As Michael Waterson mentions in “The Techno-Brain,” there is now little doubt that our love affair with technology is rewiring the very structure of our brains. Mobile devices constantly pinging and buzzing are cultivating a new ability to be drawn to distractions and an inability to switch tasks with ease.

Yet there is still hope for academic America. Students can be trained in the art of “single-tasking” in the classroom, if, as Dr. Naomi Baron, executive director of the Center for Teaching, Research and Learning desires, “a classroom (becomes) a room for sharing ideas, a space for contemplation, a setting for social interaction. None of these functions harmonizes with intrusion from the outside.”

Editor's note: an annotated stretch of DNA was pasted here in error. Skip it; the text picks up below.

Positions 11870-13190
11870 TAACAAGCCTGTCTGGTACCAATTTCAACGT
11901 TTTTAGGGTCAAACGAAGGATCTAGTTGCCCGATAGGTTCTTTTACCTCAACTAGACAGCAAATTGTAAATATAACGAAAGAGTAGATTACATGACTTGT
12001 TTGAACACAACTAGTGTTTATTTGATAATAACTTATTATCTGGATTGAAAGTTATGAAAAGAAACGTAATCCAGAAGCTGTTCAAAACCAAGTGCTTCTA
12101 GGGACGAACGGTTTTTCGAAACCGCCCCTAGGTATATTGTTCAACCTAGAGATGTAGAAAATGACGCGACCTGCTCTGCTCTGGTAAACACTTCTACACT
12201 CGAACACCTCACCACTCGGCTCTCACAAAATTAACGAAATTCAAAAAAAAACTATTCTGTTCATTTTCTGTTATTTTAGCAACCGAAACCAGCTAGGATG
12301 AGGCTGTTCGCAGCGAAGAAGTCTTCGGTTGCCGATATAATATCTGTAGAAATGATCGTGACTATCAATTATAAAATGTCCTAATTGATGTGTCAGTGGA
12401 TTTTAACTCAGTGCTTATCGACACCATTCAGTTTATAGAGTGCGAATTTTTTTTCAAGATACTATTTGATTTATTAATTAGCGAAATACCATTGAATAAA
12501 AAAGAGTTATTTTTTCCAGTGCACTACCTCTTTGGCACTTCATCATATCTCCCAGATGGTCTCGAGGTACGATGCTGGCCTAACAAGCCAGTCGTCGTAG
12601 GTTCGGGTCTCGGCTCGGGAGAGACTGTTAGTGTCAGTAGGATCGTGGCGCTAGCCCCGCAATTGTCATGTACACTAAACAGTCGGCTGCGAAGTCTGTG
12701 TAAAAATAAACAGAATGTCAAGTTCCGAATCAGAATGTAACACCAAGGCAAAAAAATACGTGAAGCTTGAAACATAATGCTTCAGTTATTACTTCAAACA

No doubt high school students can belt out the chorus to Carly Rae Jepsen’s summer smash-hit “Call Me Maybe” or argue about the benefits and drawbacks of Twitter if you give them the opportunity. But whether or not they are allowing themselves unlimited and uninterrupted access to a solid–not to mention free–education is much more difficult to measure now that the rules of communication have changed.